Fires stoke residents’ fears


by Michaela Meade

Two fires in Hume in the past week have stirred up residents’ fears once again.

Residents of Broadmeadows and surrounding suburbs were issued with an advice warning after a fire at tyre recycling plant on Maygar Boulevard on Sunday, August 1.

Fire Rescue Victoria (FRV) said firefighters arrived at the scene to find a pile of tyres alight and issuing a significant amount of smoke.

There was also a fire at a recycling factory on Northbourne Road, Campbellfield on last Wednesday.

FRV said crews found a stack of recycling materials in a waste compactor well alight.

Broadmeadows Progress Association secretary Sonia Rutherford said she had “instant anxiety” during last Sunday’s fire.

“When I saw the smoke… I got very anxious,” Ms Rutherford said.

“I thought, it’s coming again, only this time we won’t be lucky.

“It reawakened our experience, and our concern from previous [incidents].”

Ms Rutherford said the blaze at SKM Recycling’s Coolaroo plant in 2017 was the main reason for her concern.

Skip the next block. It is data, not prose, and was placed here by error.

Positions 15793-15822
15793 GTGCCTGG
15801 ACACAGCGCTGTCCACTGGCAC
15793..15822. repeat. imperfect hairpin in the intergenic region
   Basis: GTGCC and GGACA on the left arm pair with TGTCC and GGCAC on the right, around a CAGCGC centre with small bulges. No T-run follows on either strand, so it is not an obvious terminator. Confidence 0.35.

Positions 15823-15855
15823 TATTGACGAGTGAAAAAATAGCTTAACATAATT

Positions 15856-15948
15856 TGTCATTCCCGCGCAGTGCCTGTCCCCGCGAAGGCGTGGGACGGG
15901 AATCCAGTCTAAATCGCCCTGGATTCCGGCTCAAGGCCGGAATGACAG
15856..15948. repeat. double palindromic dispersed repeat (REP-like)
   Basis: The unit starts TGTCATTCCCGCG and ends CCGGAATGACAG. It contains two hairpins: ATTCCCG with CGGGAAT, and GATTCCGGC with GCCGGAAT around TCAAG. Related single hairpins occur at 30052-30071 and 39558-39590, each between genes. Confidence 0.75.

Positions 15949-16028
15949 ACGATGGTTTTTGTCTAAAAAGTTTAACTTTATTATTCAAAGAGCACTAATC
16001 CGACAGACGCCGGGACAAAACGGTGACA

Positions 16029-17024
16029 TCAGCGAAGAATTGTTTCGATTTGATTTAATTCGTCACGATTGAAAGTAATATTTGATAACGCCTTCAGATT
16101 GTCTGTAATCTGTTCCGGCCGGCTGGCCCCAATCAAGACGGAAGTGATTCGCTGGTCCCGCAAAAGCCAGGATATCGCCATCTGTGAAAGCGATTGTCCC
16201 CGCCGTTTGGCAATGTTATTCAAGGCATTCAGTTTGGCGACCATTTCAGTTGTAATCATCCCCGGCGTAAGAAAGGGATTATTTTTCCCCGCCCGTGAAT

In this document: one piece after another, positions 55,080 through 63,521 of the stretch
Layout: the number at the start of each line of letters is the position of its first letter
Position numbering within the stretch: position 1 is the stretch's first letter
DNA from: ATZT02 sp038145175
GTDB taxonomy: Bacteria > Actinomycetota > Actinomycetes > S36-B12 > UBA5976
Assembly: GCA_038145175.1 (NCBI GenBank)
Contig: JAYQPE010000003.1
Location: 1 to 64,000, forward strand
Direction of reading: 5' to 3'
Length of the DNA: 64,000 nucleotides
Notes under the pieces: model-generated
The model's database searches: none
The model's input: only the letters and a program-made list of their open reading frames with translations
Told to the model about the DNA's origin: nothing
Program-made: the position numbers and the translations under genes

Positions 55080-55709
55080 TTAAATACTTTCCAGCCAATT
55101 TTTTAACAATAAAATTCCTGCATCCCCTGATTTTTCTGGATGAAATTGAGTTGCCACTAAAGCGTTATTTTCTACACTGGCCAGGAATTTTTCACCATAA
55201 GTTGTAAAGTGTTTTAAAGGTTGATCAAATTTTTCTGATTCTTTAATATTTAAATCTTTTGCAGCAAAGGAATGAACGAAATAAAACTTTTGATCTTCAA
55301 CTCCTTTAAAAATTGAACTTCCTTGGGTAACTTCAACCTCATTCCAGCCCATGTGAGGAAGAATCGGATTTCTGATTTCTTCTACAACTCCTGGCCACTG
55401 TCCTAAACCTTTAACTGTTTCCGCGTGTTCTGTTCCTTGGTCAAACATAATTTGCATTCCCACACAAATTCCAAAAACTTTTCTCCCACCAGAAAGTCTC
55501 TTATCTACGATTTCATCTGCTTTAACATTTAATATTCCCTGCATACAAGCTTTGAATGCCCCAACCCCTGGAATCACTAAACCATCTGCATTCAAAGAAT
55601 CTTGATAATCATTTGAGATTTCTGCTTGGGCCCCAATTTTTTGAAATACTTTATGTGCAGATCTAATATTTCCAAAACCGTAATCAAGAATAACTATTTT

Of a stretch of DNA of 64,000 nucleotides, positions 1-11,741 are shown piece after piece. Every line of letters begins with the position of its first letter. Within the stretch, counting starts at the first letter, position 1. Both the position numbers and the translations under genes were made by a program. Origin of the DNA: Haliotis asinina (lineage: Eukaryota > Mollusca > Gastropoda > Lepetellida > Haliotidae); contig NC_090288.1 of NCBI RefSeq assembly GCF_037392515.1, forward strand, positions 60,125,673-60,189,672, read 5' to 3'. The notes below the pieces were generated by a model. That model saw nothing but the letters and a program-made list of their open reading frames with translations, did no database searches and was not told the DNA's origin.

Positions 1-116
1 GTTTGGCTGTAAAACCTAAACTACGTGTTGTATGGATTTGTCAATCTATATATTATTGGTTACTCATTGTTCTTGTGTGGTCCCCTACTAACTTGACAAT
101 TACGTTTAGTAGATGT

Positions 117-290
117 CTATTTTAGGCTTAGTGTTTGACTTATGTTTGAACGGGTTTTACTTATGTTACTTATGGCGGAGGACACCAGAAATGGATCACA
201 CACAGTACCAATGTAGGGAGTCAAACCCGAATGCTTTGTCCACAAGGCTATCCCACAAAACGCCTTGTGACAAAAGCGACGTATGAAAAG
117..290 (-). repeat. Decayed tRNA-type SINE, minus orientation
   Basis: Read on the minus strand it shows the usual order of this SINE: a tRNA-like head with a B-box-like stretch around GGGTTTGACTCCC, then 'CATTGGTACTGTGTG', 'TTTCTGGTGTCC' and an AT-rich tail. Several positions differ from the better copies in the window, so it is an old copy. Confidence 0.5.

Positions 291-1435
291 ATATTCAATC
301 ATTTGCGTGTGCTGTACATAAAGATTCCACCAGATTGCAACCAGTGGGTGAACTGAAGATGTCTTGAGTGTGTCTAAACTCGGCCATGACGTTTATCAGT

The blaze took 11 days to extinguish and blanketed much of the northern suburbs in smoke.

Ms Rutherford said the Environment Protection Authority Victoria (EPA) needed to help quell residents’ anxiety.

“We’re surrounded by industrial sites, with that comes issues of all nature, we understand that,” she said.

“But what we have as protection… is sorely lacking.

“The EPA was given extra responsibility, and authority to do better.

“When I saw the fire on [Sunday] my immediate thought was, ‘why are these powers failing?’”

Anti-Toxic Waste Alliance president Colleen Hartland said the frequency of fires in the north-west had a major impact on community morale.

“It gives people that sense that we’re not valued,” she said.

“If we were, this wouldn’t happen.

“You don’t see this kind of thing happening in Toorak.”

Ms Hartland said monitoring was key to reducing fires.

“At the moment, there’s very poor air monitoring in these areas,” Ms Hartland said.

“With monitoring, [FRV] would be on top of it before it actually happens… they’d know where the core [of the blaze] is.”